“Freddie Vicedo spent three decades at sea, earning enough to build a house 20 miles south of Manila and send his children to school. Now past the mandatory retirement age of 50, he was seeking one last job. "It's OK to be away if it provides you with a home and a future," he said. "It's better than living all together in poverty."

Overseas Filipina Maids

Many Filipinas also work as domestic servants in Italy. Filipinas are sought after for domestic work because they are regarded as caring, good with children and culturally flexible. Plus they work cheap. There are many more Filipina maids in Hong Kong, Singapore and the Middle East.

There were an estimated 249,000 foreign domestic workers employed in Hong Kong in the early 2000s. These included around 150,000 Filipino maids, the largest non-Chinese group in the city. Most of the others were from Indonesia, Thailand, Sri Lanka and Nepal. The Filipina maids are known locally as amahs, or sparrows, because of all the noise they make when they gather together. They generally live at the homes of their employers and have to sleep on a bed in the laundry room or even a mattress in the bath. Most subsist on packets of noodles and cabbage and cheap meat they fix for themselves. When there is a dinner party they are allowed to eat the leftovers.

Many of the women are married, have children and are college educated. Some are escaping an unhappy marriage. One maid told the Washington Post the reason she come to Hong Kong was: "Number is the economic problem. Number two...it's a temporary escape from the harsh realities from married life."

So many Filipina maids gather in the Central District on Sunday, their day off, that several downtown streets are closed. There they speak Filipino and socialize with one another. They sit on plastic mats or old newspapers, chat, sing, braid each other hair, eat Filipino food, read Filipino newspapers and listen

Richard C. Paddock wrote in the Los Angeles Times, “In Hong Kong, Philippine maids gather by the thousands in the city center every Sunday to spend their day off together. They fill the parks and sidewalks and overflow into the streets. Sitting on cardboard or sheets of plastic, they hold prayer meetings, play cards and have picnics. Beneath the festivity is a sense of melancholy. These women spend the best years of their lives serving others. [Source: Richard C. Paddock, Los Angeles Times, April 20, 2006]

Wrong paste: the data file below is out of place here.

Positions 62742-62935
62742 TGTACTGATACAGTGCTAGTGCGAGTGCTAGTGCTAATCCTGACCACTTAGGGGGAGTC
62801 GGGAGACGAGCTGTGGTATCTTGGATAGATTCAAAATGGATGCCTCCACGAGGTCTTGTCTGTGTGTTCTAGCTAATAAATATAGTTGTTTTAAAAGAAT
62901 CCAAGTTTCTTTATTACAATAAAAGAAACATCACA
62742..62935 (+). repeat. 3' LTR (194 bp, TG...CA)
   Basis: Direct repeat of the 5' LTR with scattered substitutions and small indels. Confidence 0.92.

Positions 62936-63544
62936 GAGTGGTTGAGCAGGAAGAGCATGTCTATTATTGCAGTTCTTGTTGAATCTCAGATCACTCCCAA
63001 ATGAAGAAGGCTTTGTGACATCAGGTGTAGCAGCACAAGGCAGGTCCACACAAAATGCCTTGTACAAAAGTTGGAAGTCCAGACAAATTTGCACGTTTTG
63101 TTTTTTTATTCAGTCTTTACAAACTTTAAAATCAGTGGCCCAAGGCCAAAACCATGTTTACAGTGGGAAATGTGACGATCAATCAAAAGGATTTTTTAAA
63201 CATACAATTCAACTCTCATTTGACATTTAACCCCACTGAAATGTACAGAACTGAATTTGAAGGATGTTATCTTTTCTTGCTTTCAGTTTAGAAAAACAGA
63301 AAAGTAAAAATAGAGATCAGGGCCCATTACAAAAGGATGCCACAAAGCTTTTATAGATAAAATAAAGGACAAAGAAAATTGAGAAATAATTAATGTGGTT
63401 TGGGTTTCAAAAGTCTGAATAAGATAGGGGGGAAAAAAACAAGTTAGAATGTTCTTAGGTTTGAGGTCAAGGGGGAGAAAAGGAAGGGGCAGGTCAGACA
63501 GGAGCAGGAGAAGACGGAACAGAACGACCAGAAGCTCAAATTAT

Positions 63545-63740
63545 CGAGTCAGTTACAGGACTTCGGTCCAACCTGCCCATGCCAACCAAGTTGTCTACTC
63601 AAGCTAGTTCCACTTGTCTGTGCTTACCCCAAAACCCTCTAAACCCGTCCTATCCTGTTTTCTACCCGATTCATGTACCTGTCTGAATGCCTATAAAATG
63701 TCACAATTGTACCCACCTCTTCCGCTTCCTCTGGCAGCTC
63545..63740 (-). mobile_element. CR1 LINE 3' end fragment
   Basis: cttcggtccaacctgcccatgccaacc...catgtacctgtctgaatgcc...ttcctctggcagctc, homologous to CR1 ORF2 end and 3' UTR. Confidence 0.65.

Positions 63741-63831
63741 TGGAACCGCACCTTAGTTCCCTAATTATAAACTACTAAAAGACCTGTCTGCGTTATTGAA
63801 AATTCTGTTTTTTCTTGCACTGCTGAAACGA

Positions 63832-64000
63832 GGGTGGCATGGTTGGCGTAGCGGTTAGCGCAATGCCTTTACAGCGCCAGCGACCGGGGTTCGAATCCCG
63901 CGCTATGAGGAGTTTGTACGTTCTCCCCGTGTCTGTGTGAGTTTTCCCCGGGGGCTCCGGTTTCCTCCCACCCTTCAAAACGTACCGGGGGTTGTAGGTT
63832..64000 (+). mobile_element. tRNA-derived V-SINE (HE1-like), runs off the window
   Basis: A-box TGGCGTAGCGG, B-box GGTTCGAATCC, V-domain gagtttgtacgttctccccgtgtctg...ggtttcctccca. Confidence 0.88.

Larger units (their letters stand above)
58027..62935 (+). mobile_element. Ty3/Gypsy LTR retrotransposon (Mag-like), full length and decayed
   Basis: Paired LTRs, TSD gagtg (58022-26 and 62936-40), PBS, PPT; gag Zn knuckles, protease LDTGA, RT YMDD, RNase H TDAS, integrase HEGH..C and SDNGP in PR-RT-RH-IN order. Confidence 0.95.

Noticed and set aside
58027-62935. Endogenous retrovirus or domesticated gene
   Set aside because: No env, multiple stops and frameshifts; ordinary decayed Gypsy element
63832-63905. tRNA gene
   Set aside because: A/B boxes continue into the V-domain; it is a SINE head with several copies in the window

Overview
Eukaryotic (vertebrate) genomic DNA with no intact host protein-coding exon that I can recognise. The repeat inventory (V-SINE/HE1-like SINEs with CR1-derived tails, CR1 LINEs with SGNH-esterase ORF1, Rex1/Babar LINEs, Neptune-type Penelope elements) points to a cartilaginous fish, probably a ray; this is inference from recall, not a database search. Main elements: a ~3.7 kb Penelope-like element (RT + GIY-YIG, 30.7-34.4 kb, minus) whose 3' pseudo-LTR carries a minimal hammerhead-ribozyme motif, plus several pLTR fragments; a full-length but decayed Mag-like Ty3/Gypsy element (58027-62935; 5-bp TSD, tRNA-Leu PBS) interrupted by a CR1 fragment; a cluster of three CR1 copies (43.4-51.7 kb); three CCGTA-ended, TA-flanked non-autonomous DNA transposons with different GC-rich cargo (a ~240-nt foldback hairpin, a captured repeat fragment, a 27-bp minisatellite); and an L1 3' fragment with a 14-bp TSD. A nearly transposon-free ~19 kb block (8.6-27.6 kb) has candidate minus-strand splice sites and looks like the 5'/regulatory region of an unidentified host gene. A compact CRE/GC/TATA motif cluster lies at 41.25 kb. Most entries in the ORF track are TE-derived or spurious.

See Hong Kong, Singapore

Filipina Maids in Saudi Arabia

About about 13,000 maids head to Saudi Arabia every year, of which 9,000 are newly hired and the rest are returning workers who have their contracts renewed. The Philippines has rules on how the maids should be treated, in parts of a number of cases of abuse, and how much they are paid.

In 2011, Associated Press reported: Labour Secretary Rosalinda Baldoz said the Saudi government wants the minimum monthly salary for Filipino maids lowered from $400 to $200. Saudi officials have complained that the Philippine government has imposed other strict measures on Saudi employers, including giving out their personal data and information on their income. In March, the Saudi Foreign Ministry announced it was suspending processing of new contracts. [Source: Associated Press, May 21, 2011]

Baldoz said the Philippine government's requirements are mandated by law, including the minimum wage, as part of measures to protect the welfare of overseas workers particularly in Arab countries, where abuse is rampant. "These countries continue to pressure us not to impose the ban, citing their political role in the peace negotiations in the southern Philippines and threats to cut oil supplies," she said. "There is really a wide political repercussion regarding the hiring of household service workers."

Philippines Cell Phone Overseas Cash Transfer Systems

On how some OFWs send money abroad with cell phones, Mary Jordan wrote in the Washington Post, “It was 10:33 p.m. when Dulce Amor Bandoy's cellphone beeped with her favorite kind of message. "You have received 1,321.00 of G-Cash," read the text on her phone's glowing screen. That meant her uncle in London had just deposited 1,321 Philippine pesos -- about $26 -- into her Globe Telecom cellphone account, which Bandoy uses like a bank. "My phone is now my wallet," said Bandoy, 29, a cheerful woman with a sparkling smile. [Source: Mary Jordan, Washington Post, October 3, 2006 */*]

“The World Bank estimates that global remittances in 2005 topped a quarter of a trillion dollars, with $13 billion flowing into the Philippines alone. But traditional methods of moving money in small, personal amounts can be slow and costly. Western Union, the world's largest money-transfer business, would charge $22 in fees on a $26 transfer from London to Manila. Banks also demand substantial fees and often take two or three days to complete a transfer. */*